Judy Kile, senior manager, GE Healthcare Sourcing, based in Chicago, says it is not common to re-design a board specifically for shortages due to the stringent quality requirements and time required for a re-design.” She said GEHC buyers proactively work to have multiple sources identified for a commodity. “In the case where there is a form, fit, functional equivalent, we have processes in place to cross functionally evaluate and quickly add to a BOM,” said Kile.
Identifying alternate components is also important to Kimball and its customers.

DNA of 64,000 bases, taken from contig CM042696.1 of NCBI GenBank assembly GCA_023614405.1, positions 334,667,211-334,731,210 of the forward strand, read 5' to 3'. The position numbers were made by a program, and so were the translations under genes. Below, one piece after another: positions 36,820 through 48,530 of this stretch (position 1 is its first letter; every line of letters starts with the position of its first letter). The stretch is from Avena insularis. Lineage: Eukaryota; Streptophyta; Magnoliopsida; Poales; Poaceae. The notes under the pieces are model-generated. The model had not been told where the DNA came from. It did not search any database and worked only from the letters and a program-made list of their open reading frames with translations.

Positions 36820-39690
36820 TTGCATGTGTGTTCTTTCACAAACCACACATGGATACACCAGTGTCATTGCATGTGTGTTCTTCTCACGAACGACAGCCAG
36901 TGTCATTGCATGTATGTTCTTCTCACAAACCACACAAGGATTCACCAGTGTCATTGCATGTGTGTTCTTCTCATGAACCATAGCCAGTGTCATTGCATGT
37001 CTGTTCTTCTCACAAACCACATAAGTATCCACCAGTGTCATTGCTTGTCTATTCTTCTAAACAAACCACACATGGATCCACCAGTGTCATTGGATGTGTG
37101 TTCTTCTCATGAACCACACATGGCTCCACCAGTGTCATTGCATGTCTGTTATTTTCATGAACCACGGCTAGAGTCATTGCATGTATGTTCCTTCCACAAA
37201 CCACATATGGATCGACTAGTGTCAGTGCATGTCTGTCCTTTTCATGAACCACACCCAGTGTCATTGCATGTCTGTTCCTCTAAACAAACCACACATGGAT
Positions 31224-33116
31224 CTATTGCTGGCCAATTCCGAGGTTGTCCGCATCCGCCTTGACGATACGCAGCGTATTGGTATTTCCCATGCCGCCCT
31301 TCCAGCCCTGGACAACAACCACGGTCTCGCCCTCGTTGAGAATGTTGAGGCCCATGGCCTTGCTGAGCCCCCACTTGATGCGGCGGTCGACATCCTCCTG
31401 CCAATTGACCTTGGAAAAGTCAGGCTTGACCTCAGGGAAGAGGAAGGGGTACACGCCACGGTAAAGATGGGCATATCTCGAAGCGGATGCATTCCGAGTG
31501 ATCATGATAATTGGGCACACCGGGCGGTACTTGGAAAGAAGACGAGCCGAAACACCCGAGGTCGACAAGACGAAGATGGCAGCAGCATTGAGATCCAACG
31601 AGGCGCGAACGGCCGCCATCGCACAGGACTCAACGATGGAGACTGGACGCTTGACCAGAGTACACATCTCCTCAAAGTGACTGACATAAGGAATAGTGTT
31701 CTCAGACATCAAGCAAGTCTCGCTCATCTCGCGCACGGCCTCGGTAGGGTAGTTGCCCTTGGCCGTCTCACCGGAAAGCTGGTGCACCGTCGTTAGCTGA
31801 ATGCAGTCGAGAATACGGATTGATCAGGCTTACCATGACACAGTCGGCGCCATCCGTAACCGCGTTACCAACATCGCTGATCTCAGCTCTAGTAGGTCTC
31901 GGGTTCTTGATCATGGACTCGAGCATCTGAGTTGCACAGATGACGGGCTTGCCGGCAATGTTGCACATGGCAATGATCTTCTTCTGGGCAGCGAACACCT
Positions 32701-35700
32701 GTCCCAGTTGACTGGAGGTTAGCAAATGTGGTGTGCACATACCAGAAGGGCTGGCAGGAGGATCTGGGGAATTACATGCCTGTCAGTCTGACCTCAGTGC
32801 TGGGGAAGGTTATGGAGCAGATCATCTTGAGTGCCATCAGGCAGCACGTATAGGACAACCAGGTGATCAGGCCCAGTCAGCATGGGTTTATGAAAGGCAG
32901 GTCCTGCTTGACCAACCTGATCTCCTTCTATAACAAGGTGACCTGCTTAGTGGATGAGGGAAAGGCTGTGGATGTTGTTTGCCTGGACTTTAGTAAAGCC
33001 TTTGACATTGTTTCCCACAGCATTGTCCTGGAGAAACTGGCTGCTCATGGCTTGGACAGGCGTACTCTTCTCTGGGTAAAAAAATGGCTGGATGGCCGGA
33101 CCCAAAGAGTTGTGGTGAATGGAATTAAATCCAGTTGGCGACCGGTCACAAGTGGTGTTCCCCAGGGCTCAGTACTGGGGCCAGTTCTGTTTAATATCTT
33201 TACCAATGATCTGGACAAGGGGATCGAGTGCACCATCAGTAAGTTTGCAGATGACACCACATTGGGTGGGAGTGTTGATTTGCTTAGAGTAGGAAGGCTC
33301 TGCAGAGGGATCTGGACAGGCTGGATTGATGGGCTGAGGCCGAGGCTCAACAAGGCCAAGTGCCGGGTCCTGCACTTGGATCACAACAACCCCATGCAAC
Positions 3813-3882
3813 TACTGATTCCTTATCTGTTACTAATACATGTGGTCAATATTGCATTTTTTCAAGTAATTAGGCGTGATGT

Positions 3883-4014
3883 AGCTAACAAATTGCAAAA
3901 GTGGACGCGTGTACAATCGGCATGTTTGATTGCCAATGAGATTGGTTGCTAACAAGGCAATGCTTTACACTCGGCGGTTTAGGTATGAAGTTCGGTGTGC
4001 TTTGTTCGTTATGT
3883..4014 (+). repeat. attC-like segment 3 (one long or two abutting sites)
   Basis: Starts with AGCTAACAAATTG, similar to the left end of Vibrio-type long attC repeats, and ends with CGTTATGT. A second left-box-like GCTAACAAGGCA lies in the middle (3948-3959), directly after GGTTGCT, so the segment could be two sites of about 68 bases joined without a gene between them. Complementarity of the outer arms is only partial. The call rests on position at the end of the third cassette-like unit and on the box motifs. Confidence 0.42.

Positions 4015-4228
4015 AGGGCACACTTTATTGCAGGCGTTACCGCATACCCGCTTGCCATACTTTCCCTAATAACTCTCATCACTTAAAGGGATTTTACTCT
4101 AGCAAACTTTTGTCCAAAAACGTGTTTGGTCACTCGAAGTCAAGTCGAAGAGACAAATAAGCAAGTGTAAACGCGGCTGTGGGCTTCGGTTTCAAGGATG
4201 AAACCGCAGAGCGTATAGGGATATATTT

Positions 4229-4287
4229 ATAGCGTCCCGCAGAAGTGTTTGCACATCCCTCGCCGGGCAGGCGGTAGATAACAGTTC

“We work diligently to identify and suggest alternate components for our customers to qualify in order to de-risk the supply,” said Mann. He noted Kimball’s customers own the designs of the products Kimball builds, so it is their decision “to make as to which suggestions are acceptable in their designs.” He notes Kimball builds highly reliable, durable assemblies for its OEMs, “so in most cases there are regulatory compliance hurdles to clear before alternates can be consumed in their products.”
Working with distributors
Most OEMs and EMS providers work with distributors to help manage shortages. “We have several programs in place with our key strategic distributors to secure supply and support our customer requirements,” said Shaghafi. Catalog distributors offer “us some leverage and the ability to purchase larger volumes to fill supply gaps as needed,” she said.